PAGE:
Bibi’s Shell Game in the West Bank
Israel's top court may be tough on settlements, but only a change in policies will solve a worsening crisis.
JERUSALEM — The United States isn’t the only country where the highest court in the land is making its voice heard on the thorniest political issues. In Israel, the whole country has been gripped by the fate of five apartment buildings in the West Bank settlement of Beit El. The Israeli Supreme Court ruled last year that these buildings, which were built on privately owned Palestinian land without the owner’s permission, must be removed by July 1.
But unlike in the United States, it was far from clear that the Supreme Court’s verdict would actually be respected. After all, the powerful settlement lobby is an integral part of Prime Minister Benjamin Netanyahu’s governing coalition, and it was lobbying the premier to circumvent the ruling. Most settlers agreed to quit the outpost only after securing a deal from the government to build 300 homes on a nearby plot of West Bank land, which is defined as state land.
But this whole episode was little more than a shell game. It kept Israelis’ eyes focused on the fast-moving developments of the story: Will the residents accept the government’s compromise to relocate them from private land to state land? Will Israeli extremists respond with acts of violence against Palestinians or against the military, as they have in the past? How much will this whole exercise cost us, the taxpayers? Meanwhile, the public lost track of the real story, which is the utter legal, political, and moral bankruptcy of Israel’s settlement policy.
For starters, it’s important to understand that the whole distinction between private and public land in the West Bank is artificial. To obtain land for settlement construction, Israel manipulated, rewrote, and violated the relevant land laws to illegally declare huge areas of the West Bank as state lands. Almost all these state lands have been transferred to the control of the settlements, which now hold more than 40 percent of the West Bank.
Yet even properly recognized "state lands" in the West Bank do not belong to Israelis. The West Bank is not part of the State of Israel. We’re talking about occupied territory, where the Israeli military — not the Israeli parliament — makes law. According to international humanitarian law, which governs situations of occupation, the military is obligated to act solely on the basis of two considerations: its own security needs and the welfare of the local population. Any use of state lands, therefore, must advance one of these considerations.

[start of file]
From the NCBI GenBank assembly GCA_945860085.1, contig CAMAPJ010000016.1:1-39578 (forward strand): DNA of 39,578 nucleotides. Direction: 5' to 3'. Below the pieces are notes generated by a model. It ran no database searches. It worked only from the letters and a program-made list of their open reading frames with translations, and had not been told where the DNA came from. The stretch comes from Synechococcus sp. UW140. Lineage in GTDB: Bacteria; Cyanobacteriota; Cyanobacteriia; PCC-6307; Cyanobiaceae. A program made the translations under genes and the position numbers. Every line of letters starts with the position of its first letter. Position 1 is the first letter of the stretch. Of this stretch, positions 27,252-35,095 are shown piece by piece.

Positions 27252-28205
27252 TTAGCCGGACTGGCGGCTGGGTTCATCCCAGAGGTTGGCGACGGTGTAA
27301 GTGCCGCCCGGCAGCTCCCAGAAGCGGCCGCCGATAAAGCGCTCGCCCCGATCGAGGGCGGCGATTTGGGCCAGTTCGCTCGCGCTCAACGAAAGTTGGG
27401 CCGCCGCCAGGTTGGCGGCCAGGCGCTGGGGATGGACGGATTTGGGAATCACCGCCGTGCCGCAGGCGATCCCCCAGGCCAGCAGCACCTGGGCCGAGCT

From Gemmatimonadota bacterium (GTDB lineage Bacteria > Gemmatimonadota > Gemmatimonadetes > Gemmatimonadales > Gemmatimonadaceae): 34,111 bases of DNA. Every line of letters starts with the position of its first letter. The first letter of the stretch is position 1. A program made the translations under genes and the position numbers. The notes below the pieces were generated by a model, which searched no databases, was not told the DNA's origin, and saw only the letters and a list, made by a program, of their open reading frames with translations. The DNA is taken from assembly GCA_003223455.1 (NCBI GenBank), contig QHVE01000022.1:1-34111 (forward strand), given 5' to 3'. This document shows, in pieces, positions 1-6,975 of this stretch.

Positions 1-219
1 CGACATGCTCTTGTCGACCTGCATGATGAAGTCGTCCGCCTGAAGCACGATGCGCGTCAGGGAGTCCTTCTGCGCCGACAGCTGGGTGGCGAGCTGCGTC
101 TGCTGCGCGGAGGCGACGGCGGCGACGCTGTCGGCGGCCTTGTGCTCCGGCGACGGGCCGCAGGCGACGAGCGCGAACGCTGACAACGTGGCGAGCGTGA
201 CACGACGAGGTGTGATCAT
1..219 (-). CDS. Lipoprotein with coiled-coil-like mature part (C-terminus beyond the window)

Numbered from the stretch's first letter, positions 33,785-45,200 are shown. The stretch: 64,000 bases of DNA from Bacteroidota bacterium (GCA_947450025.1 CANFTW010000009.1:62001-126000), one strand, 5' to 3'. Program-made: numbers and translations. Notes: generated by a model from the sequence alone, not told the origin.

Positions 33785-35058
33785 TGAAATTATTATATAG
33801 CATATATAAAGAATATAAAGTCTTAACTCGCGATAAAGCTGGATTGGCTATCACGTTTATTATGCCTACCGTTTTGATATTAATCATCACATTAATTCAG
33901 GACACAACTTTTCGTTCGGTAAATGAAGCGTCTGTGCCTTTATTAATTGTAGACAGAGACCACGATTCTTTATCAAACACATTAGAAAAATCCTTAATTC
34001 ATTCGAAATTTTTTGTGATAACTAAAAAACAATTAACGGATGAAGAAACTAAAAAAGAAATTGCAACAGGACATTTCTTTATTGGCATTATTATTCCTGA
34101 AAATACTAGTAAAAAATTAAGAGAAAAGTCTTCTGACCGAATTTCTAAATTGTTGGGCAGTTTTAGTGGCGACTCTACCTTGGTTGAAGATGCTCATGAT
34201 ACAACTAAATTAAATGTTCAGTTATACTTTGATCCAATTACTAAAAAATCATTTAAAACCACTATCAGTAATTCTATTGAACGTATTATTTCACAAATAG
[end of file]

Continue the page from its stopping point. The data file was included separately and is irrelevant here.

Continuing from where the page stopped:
But Israel’s settlement policy fails dismally on both counts. No one claims anymore that the settlements advance security — if anything, they are a security burden for the military. Likewise, no one could claim that settlements advance the welfare of Palestinians. In fact, settlements cause tremendous suffering for Palestinians, affecting all aspects of their daily life.
The settlement project is the primary obstacle to ending the occupation and allowing Palestinians to build flourishing communities of their own. The settlements have resulted in a series of restrictions — checkpoints and other physical obstacles, restrictions on the roads, and a circuitous route of the separation barrier — which disrupt Palestinian movement within the West Bank and hinder access to jobs, hospitals, religious sites, and schools. Every day, they deny Palestinians access to land, water, and other natural resources to which they are entitled.
Israel has created two systems of law in the West Bank. Israeli civil law, with all the rights and benefits of a liberal democracy, applies to the residents of the settlements. Palestinians are governed by military law, which does not recognize a whole host of basic rights like freedom of speech and assembly, and maintains a draconian military court system. This is the legal farce that the settlements have created: Two peoples, in some cases literally living side by side, are governed by two very different legal systems based solely on their ethnicity.
In a speech this month, Netanyahu said: "Israel is a democratic country where the law is a fundamental pillar of our lives, and as prime minister I am committed to the rule of law and also to safeguarding the settlements. There is no contradiction between the two."
He is wrong. There is a contradiction between the two, and the government’s response to the Supreme Court’s judgment — to further expand and entrench settlements at the expense of Palestinians’ rights and welfare — only highlights the absurdity of Netanyahu’s claim.
The price of the Israeli government’s plan cannot be calculated solely from the cost of the relocation of the settlers. It is a price that is not only financial, but ethical and legal as well, and it is a price Israeli society can no longer afford to pay.